The Sentinel's new managing editor, Dale Shrull, has introduced an intermittent segment called "Miscellaneous."
Sometimes, readers have questions that don't require a full-blown news story, but still deserve answers. The Miscellaneous segment covers those on an as-needed basis. For example, a reader wanted to know why convenience stores scan his identification card when he buys a pack of smokes. Turns out, it's not for collecting data — just verifying that an I.D. card hasn't been doctored.
Interactions between readers and the newsroom are instructive. Feedback informs the choices we make in presenting news — and opinions.
Most newspaper readers understand the distinction. But hardly a month passes that an angry reader doesn't call the editorial page editor to complain about "bias" in the Commentary section.
"Bias" is the entire point of the Commentary section — the part of the newspaper where opinions are expressed. Everything on this page — whether it's a cartoon, a letter, a column or an editorial — is an expression of someone's subjective point of view.
Newspapers inform public opinion in two ways. First and foremost, they report the news as objectively as possible through articles or stories. But they also publish editorials (what the newspaper's editorial board thinks about important issues of the day) and letters to the editor (what readers think is important). Opinion pages serve as the "forum" function of the newspaper where the marketplace of ideas lives.
Interestingly, we get about twice as many calls about editorial cartoons as anything else.
We subscribe to syndicated columnists that cover the entire political spectrum. Some are conservative. Some are progressive. Some are local. Some are so conservative that they criticize aspects of President Trump's presidency as a rejection of conservative values.
This is where the term "bias" becomes confusing. Some readers seem to think that anything that doesn't conform to their political views is "biased."
We're nobody's echo chamber. If the Sentinel only published pro-Trump or anti-Trump columns or cartoons all the time, critics might have a case for bias. But we don't do that. We try to present a diverse array of opinions so readers can decide for themselves which arguments stick.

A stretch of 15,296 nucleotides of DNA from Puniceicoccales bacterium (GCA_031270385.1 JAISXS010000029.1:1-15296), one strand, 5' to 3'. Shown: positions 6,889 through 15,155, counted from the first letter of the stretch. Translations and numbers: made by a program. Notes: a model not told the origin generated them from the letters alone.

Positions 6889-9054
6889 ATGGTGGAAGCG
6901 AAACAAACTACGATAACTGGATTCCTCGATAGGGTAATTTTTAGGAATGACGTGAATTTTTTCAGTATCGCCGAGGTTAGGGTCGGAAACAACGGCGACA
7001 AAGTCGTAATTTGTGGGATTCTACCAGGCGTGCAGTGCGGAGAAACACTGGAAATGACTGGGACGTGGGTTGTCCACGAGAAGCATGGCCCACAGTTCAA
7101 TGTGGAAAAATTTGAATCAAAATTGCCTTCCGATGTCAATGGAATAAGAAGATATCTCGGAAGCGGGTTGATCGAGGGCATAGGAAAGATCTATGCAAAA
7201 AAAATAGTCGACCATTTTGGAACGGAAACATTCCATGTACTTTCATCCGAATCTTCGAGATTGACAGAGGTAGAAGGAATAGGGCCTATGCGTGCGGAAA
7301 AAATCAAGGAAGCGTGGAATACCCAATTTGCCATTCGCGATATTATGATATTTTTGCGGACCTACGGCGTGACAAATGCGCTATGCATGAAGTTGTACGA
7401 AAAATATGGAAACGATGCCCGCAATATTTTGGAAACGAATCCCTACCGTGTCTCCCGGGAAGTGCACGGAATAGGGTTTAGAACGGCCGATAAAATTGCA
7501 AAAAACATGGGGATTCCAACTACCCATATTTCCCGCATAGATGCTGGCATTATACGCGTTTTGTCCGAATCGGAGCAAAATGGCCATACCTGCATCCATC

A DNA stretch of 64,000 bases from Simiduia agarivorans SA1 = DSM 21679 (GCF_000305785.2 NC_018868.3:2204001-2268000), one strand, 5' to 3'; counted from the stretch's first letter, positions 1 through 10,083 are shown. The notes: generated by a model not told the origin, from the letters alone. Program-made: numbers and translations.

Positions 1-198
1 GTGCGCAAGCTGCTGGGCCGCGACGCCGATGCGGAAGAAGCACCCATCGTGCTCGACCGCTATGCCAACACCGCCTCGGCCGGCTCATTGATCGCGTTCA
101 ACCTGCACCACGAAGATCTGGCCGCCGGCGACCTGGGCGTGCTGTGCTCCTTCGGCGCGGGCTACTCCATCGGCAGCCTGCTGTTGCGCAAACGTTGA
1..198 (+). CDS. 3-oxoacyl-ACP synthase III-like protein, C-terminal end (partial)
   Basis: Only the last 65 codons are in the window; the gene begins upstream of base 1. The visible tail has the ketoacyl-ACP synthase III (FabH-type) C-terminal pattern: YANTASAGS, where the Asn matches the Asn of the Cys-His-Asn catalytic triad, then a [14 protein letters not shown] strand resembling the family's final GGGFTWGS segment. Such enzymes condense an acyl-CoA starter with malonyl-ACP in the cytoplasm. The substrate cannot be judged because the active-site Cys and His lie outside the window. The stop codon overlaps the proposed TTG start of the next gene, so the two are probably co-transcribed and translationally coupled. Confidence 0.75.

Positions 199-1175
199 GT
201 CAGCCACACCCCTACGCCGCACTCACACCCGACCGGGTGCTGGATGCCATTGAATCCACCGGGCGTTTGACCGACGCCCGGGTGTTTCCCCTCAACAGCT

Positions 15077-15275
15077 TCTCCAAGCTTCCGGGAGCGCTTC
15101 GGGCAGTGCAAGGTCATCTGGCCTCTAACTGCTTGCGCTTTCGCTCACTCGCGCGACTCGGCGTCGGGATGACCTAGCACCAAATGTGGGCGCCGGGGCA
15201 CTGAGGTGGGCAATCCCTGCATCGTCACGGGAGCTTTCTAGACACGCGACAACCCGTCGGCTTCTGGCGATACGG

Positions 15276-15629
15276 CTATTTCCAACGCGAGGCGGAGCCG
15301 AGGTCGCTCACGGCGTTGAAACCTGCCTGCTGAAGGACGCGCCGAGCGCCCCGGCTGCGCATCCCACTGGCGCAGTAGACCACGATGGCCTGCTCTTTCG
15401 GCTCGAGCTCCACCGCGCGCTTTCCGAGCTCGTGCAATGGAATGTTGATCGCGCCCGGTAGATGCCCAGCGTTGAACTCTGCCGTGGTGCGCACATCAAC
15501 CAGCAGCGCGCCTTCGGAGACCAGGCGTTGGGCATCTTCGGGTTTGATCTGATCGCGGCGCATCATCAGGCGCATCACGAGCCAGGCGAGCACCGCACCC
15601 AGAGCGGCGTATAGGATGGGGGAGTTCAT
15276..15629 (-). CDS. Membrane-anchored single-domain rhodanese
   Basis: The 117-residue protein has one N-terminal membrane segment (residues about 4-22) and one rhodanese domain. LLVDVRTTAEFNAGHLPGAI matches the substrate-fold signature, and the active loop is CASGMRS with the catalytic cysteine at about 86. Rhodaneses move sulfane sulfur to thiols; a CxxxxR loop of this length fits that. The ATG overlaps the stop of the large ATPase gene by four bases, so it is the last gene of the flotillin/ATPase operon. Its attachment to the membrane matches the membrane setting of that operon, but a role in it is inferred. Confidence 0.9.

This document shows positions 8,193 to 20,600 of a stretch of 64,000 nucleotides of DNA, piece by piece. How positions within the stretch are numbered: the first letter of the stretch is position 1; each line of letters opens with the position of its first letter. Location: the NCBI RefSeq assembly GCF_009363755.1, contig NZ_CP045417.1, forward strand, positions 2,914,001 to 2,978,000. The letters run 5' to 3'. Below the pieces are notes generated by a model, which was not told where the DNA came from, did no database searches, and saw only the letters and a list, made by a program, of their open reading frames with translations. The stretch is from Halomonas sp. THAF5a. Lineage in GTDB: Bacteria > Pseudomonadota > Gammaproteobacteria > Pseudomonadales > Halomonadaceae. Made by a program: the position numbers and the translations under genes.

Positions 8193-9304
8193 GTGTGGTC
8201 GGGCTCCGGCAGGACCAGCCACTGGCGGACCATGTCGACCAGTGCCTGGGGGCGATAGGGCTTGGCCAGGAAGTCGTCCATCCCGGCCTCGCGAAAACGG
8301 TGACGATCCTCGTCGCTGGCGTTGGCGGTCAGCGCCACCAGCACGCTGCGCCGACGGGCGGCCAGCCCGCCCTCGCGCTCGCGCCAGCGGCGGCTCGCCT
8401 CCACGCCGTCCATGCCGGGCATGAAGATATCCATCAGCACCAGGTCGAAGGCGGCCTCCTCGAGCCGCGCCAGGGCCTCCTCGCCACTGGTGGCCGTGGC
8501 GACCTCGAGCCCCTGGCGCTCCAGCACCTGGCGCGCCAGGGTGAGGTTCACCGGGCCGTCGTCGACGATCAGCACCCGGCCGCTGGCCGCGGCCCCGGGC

We seem to get as many complaints about being too conservative as being too liberal, which we take to mean that we're right where we should be. If you aren't upset with your local newspaper's opinion page at least half the time, either we aren't doing our job or you aren't paying attention.
Nevertheless, confusion about bias and the role of the editorial page speaks to the media literacy problem in this country. The Colorado House passed a bill to improve media literacy in public schools, which is a fine idea. It can't hurt to make sure young people are equipped to distinguish professional news-gathering operations from purveyors of fake news.
But as Corey Hutchins, a Colorado-based contributor for Columbia Journalism Review's United State Project, recently observed, young people aren't solely the problem.
He pointed a study in Science Advances which found that "on average, users over 65 shared nearly seven times as many articles from fake news domains as the youngest age group."
It's our job to stir the local intellectual soup. There's no hidden agenda with regard to selecting columns, letters and cartoons. Our goal is simply to shove people out of their comfort zones.
Whatever your political views are, or whatever reason you pick up the Sentinel, thank you for reading and thanks for your feedback.